Dec1512, 07:33 PM

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None of this makes absolutely any difference to anything ghwellsjr stated earlier. You don't need time in X' frame for every position x' to show time dilation. It is sufficient to show time along a single line of constant x_{13}. And world line of observer that is static in X' is just as good as any other. So proper time of observer static in X' is entirely sufficient to show time dilation. The fact that simultaneity lines are going to be different in X and X' is entirely irrelevant to this fact.




#52
Dec1512, 11:10 PM

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Your diagrams also show an X4 "direction", yes (which most people would call the "T" direction). But that's not a spatial direction. 



#53
Dec1612, 01:10 AM

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I can understand how these kinds of graphs would be important a hundred years ago but nowadays, we can let our computers take care of all the computations. I don't handdraw my plots. I use a computer and once I set up a scenario, the computer draws the first plot in the same IRF that I entered the scenario into. Then I enter a speed parameter that creates a new plot using the Lorentz Transformation. I repeat for the third plot. So I know that there is no more information in the second and third plots (or as many others as I want to make) than there is in the first one. My question to you is: would it be possible to have a computer take the scenario the way I set it up for the first IRF and then instead of transforming to an IRF at a different speed, could it generate one of your diagrams that combines the information from three simple IRF graphs? There is one piece of information that can be gleaned from watching the computer redraw the graphs for the different IRF's that you would not see from any one of them and that is it makes it obvious which characteristics are frame invariant and which are not but aside from that, no new insight or conclusions can be obtained simply by presenting the same information in different IRF's or in one of your (or Vandam's) diagrams that combine the information from multiple IRF's. Do you agree with this assessment? Do you accept the validity of graphs like the ones on page #9 as being exactly equivalent to your diagrams? Do you attach any physical significance to the origin of an IRF? All of Special Relativity, not just issues of simultaneity are very important in our understanding of the world. Without it, we would still be floundering around searching for that illusive ether. Without it, we would not have the simple and consistent means of interpreting the data from our measurements. One of the most important tenets of SR is that there is no preferred reference frame. It appears to me that you and Vandam want to get rid of all reference frames in favor of some super interpretation that incorporates several reference frames all at the same time. One of the other important tenets of SR is that you don't conflate coordinates from two or more reference frames which is what I see you and Vandam doing. One last question: what does any of this have to do with the issue of whether time dilation is observable or measurable by the observers in the scenario?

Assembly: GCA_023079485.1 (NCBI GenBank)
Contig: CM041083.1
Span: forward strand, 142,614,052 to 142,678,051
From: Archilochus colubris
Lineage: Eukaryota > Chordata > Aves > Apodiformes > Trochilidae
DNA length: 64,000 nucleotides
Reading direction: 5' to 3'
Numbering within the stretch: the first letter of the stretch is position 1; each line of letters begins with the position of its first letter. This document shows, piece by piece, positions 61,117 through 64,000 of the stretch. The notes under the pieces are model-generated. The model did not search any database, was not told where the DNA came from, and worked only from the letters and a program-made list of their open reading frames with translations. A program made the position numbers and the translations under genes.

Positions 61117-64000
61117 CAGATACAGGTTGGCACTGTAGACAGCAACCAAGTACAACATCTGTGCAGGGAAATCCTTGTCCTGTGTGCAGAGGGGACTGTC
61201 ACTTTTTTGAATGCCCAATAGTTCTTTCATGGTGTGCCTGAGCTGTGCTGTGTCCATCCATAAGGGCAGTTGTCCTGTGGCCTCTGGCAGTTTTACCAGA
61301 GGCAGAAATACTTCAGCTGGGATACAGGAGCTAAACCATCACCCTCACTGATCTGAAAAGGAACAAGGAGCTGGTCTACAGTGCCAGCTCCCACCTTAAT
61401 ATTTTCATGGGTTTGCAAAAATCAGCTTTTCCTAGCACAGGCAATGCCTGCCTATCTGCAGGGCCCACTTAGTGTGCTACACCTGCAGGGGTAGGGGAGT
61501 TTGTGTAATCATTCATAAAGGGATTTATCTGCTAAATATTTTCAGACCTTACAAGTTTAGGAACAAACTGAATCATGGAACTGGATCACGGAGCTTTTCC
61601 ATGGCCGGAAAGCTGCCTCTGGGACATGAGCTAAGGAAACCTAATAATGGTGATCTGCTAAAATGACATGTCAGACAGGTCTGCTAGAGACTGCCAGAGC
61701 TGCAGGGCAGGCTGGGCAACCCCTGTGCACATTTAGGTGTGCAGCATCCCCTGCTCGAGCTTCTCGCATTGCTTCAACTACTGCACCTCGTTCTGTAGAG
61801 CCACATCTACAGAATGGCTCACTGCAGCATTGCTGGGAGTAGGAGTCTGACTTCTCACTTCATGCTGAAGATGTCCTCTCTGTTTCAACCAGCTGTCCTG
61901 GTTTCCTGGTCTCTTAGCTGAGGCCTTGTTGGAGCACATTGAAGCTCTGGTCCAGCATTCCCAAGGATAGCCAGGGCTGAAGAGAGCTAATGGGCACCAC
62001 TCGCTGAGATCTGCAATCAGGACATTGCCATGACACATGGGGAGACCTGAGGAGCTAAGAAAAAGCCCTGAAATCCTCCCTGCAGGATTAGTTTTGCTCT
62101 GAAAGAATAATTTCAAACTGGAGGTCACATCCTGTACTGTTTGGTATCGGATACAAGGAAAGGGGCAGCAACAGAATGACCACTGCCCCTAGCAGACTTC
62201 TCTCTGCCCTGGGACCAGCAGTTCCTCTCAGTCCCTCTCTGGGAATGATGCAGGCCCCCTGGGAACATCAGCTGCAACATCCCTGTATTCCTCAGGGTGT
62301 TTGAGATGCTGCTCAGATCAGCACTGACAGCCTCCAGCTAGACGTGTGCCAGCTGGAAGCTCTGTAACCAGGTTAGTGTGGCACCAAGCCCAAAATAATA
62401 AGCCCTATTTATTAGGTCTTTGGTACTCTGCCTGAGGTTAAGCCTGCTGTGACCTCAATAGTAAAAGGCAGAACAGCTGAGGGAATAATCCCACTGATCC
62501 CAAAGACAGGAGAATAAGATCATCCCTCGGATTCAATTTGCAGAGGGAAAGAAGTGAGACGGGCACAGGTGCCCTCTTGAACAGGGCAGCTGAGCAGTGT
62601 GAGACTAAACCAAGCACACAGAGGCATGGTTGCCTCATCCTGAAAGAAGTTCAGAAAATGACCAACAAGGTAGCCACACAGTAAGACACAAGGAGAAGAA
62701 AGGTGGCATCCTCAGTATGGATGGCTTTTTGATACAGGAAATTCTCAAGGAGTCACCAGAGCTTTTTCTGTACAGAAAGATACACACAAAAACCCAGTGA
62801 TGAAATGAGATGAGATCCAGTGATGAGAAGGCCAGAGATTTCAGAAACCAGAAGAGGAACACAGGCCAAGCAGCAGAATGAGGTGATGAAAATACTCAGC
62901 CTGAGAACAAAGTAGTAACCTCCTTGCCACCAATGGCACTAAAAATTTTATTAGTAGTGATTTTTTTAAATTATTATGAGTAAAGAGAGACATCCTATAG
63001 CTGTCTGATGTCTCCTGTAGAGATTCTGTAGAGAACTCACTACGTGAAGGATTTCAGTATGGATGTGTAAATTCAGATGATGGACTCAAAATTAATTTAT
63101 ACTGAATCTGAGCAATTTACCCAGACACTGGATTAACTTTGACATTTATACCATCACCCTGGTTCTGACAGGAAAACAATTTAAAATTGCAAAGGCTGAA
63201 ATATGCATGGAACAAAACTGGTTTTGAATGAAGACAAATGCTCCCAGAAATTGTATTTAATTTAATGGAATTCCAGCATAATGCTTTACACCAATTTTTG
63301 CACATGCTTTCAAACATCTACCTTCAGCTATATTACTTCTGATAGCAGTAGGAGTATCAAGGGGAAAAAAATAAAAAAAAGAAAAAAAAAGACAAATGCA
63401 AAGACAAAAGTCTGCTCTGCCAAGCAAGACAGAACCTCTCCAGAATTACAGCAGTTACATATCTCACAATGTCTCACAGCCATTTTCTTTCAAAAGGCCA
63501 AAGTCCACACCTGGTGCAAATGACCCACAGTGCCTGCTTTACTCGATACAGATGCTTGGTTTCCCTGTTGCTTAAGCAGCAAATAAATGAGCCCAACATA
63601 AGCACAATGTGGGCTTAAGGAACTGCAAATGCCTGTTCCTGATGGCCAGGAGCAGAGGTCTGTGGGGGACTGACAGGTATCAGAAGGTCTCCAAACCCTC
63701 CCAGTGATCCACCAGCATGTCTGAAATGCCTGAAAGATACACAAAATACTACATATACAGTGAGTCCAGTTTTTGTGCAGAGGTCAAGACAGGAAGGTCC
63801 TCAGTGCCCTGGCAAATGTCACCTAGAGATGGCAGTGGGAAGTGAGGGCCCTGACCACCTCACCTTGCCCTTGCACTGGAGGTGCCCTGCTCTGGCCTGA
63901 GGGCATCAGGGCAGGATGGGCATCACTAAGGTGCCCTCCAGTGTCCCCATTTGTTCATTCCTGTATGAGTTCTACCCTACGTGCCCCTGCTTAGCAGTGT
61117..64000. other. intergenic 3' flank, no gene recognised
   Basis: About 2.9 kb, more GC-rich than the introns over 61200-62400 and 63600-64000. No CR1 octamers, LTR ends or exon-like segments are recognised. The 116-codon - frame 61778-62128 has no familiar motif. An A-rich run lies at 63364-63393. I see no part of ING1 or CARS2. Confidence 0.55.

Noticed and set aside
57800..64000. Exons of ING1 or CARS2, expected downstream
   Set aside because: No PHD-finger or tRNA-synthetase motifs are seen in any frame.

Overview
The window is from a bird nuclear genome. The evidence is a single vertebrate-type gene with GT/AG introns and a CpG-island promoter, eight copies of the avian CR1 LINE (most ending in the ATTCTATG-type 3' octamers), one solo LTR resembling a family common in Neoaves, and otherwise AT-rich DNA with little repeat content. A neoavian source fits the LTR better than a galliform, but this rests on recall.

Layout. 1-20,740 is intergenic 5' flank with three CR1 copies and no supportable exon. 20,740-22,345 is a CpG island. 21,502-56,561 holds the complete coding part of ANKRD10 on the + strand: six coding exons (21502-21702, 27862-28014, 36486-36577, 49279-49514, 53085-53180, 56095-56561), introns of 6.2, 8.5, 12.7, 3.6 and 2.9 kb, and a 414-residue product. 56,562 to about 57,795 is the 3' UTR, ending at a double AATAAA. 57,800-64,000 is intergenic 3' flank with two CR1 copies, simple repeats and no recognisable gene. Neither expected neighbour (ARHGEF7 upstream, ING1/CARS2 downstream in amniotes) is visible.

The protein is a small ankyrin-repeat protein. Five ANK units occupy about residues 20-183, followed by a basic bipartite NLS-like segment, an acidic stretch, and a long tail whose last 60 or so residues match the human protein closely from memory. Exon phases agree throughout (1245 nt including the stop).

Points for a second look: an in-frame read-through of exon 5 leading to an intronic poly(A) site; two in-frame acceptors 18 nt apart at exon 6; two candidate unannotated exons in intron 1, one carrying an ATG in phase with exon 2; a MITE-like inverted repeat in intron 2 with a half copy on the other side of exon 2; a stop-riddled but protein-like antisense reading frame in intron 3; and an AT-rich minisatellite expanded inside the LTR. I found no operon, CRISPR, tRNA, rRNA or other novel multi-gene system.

#54
Dec1612, 04:38 AM

P: 126

Of course you can say: "I do not care what time coordinates are. They are figures, and that's all what I need...". Sigh. http://www.physicsforums.com/showpos...ount=45http://